The total number of returned records is indicated inside brackets, e.g. [4].For instances where an NS record is not returned an [S] is used to indicate a SERVFAIL and a trailing [L] is listed to signify a Lame delegation.For instances where an MX record is not returned, or when no web servers are found, a [0] is entered in the count field and a [-] is placed in the location field.If all three services fail to return a record the Domain box is colored gray.Further, it is understood that certain domains were not meant to have all three services.When no MX records are found the box is colored gray.The same holds true when reporting the web results.However, all domains must have an NS record and the absence of one will leave the box colored red.An example of the above classifications:

DomainOrganizationDNSMailWeb One[3] #/#/# [I][1] #/#/# [I][1] #/#/# [P]
gov.two.Agency Two[6] #/#/# [M][1] #/#/# [O][1] #/#/# [I]
gov.three.    Agency Three    [2] #/#/# [O][3] #/#/# [P][4] #/#/# [O]
gov.four.Agency Four[S] #/#/# [L][0] #/#/# [-][0] #/#/# [-]

    Momentarily disregarding the counting (#/#/#) information, and absent color designations, Agency One had three [3] NS records all internal [I] to the domain.One [1] MX record was found, which was inside [I] the domain.One [1] web server A record was returned in the [P] parent domain.For Agency Two, six [6] NS records were found, in a mix [M] of locations.One [1] MX record was returned from outside [O] of the domain.The lone [1] web server A record was internal [I]. For Agency Three, two [2][O] oustide NS records were found.Three [3] MX records were located, all of which were in the parent [P] domain and four [4] web server A records were returned from outside [O] of the domain.Finally, for Agency Four, no NS records were returned so it is marked as [S] SERVFAIL and [L] Lame. No MX record was found so a [0] and a [-] are listed.Likewise, zero [0] web server A records were returned so there can be no [-] location designation.

    After retreiving all of the domain's information, A and AAAA DNS lookups are performed on all service hostnames.From there, all uniquely assigned IP addresses are inserted into an array with the number of elements becoming the server assignment data point.For example, if three unique NS IP addresses were found the service count would be 3/#/#.Next, all addresses are pinged and the number that respond are represented as the reachable server data point.Continuing the example, if two of the three NS addresses respond to ping requests the service count becomes 3/2/#.Finally, there is an attempt to reach the service, on every address, over the Internet Protocol under test.The number of interfaces that respond are displayed as the operational data point.Concluding the example, if connections are successfully made to all three addresses, the service count would be 3/2/3.Also, if all attempts to a web server's IP addresses fail, a final attempt is made to the web server name.If that is successful an N is placed in the field, 3/2/N.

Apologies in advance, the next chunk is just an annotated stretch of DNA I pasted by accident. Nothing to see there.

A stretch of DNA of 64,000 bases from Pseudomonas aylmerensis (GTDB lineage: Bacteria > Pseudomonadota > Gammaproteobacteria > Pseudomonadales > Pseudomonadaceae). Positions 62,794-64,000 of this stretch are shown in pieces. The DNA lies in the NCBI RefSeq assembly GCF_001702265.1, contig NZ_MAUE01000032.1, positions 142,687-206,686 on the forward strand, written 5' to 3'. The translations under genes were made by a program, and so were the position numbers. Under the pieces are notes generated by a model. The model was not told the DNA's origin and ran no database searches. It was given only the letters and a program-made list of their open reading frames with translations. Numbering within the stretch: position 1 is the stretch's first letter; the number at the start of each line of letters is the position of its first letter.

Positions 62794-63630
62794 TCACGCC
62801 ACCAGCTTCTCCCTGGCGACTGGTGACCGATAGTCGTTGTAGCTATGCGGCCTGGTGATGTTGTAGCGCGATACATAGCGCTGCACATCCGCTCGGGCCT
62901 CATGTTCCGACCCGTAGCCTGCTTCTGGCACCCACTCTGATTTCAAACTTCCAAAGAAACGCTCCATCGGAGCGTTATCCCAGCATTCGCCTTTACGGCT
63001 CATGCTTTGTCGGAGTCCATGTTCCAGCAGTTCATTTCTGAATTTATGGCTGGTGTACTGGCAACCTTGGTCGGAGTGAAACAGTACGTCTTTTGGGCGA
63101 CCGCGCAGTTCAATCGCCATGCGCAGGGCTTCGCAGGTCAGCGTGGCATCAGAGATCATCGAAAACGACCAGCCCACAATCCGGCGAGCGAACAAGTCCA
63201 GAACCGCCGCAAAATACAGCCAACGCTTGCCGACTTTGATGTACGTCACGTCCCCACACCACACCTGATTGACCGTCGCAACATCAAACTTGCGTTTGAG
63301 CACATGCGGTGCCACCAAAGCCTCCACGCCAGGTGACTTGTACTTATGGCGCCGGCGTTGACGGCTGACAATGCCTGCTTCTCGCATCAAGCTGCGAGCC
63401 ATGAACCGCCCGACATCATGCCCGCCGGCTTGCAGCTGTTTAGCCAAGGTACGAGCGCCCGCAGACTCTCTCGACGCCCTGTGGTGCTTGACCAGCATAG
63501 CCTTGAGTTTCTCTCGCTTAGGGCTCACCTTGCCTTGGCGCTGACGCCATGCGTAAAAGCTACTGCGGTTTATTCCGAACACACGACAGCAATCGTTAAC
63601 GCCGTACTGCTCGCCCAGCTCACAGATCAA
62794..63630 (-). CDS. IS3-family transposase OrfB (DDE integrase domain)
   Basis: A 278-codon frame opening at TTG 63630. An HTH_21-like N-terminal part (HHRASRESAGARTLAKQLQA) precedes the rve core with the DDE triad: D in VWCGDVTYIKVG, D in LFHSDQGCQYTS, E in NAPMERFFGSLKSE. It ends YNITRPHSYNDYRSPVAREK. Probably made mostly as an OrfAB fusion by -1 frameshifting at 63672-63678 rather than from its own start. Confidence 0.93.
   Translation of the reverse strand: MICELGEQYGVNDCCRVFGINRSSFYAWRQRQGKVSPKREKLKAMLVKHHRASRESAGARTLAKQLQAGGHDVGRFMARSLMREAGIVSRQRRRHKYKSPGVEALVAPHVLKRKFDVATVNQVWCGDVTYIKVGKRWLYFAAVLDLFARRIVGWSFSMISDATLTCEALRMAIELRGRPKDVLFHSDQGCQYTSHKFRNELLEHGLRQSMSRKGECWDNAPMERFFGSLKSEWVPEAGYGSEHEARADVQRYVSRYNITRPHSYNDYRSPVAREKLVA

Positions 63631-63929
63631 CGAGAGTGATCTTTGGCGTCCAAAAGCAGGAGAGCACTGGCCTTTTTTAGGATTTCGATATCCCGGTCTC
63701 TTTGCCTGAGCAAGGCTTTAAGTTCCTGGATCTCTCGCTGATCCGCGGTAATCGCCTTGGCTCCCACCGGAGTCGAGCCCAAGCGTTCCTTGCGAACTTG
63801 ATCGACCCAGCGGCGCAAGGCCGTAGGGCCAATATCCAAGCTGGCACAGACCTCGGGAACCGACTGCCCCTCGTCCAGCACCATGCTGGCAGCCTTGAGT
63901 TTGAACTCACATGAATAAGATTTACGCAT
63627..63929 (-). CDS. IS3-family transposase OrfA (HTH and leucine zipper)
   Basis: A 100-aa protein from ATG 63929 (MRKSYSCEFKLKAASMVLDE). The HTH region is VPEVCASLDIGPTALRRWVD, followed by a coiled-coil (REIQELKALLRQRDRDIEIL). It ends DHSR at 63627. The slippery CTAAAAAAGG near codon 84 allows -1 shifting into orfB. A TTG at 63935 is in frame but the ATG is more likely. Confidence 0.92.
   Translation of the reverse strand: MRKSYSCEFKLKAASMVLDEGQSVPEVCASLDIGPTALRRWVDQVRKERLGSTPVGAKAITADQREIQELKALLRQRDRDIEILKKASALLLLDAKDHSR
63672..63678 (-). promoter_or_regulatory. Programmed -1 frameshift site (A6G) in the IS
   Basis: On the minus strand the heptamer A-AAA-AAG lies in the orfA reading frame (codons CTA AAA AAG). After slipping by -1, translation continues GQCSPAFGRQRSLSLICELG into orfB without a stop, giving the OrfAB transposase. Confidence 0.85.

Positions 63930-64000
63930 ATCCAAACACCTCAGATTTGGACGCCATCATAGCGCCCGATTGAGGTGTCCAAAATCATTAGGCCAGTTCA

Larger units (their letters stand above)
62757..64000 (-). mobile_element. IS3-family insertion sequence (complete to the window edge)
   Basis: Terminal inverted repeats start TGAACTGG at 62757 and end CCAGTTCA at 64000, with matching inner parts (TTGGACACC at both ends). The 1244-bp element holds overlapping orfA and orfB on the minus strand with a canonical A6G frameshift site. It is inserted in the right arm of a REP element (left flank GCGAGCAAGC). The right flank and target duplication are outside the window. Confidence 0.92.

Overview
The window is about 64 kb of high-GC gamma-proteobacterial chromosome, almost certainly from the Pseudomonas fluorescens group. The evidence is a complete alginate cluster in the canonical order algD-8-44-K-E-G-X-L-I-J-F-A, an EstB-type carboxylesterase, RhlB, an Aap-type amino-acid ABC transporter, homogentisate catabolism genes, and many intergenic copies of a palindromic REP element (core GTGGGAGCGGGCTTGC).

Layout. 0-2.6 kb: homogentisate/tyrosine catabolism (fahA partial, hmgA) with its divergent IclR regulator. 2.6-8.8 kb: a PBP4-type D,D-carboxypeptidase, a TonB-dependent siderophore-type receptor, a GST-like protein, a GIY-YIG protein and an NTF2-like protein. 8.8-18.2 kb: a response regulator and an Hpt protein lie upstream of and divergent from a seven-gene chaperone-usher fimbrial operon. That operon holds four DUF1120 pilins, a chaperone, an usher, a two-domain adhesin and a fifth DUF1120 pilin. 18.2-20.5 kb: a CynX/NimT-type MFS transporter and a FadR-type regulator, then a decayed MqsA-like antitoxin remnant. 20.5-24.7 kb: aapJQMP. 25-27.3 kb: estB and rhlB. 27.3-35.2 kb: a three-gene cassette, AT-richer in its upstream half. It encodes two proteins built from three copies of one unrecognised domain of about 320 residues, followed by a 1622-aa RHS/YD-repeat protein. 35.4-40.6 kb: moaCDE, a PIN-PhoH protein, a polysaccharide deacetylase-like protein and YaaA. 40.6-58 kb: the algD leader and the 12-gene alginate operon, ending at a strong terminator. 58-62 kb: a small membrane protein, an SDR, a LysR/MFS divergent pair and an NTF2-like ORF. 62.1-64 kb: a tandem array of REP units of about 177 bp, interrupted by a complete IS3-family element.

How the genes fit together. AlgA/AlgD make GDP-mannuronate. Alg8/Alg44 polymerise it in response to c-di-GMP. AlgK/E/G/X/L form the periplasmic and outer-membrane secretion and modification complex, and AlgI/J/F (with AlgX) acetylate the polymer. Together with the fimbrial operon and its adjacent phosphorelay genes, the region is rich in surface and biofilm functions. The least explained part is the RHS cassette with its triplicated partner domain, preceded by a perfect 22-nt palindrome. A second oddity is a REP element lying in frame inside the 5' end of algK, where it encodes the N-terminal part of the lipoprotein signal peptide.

To conclude the data presentation, colors are added to the table to enhance readability.A red field indicates there is no server IP assignment in the DNS.A yellow field indicates assignments are present, may or may not be reachable, but are not operational.A green field indicates the domain has at least one fully ipv6 operational address.Gray is used to indicate when a service is intentionally not assigned.Applying all of these concepts the final table will look as follows:

DomainOrganizationDNSMailWeb One[3] 3/3/0 [I][1] 0/0/0 [I][1] 1/0/0 [P]
gov.two.Agency Two[6] 5/0/3 [M][1] 1/0/1 [O][1] 2/2/N [I]
gov.three.    Agency Three    [2] 0/0/0 [O][3] 1/0/0 [P][4] 4/4/4 [O]
gov.four.Agency Four[S] 0/0/0 [L][0] 0/0/0 [-][0] 0/0/0 [-]

    Additional data is collected during testing, including services that are outsourced, IPv6 allocations (CIDR), and operational service response times.Regardless of location (i.e, [I][P][O]), all service IP addresses, unique in scope to all domains being tested, are counted to produce a comprehensive Unique Configured Service Interfaces graph, Unique IPv6 Operational Serivce Interfaces Over Time graph and an IPv6 Operational Service Domains Over Time graph, all of which are displayed on top of the results page.Finally, the Domain and Organization entries are linked to the domain homepage and the agency results, respectively.The most basic metric collected is the comparison of IPv4 and IPv6 operational interfaces, represented daily in the USG Unique Configured Service Interfaces graph.The current graph is below.

Links : Referenced Domain Web Statistics

    The Federal Executive Agency Internet Domains information used by the monitor includes the domain name address for each domain.This URL is examined and all links found are tested for IPv6 operational readiness.The 'drill down' results for each domain are displayed on a page accessible from the Links column.The percentages shown in this column are explained in item #7 of the table explanations below.

gov.fbi.                Department of Justice      [6] 6/0/6 [I][1] 0/0/0 [I][2] 2/0/2 [O]100%/69%S/V/C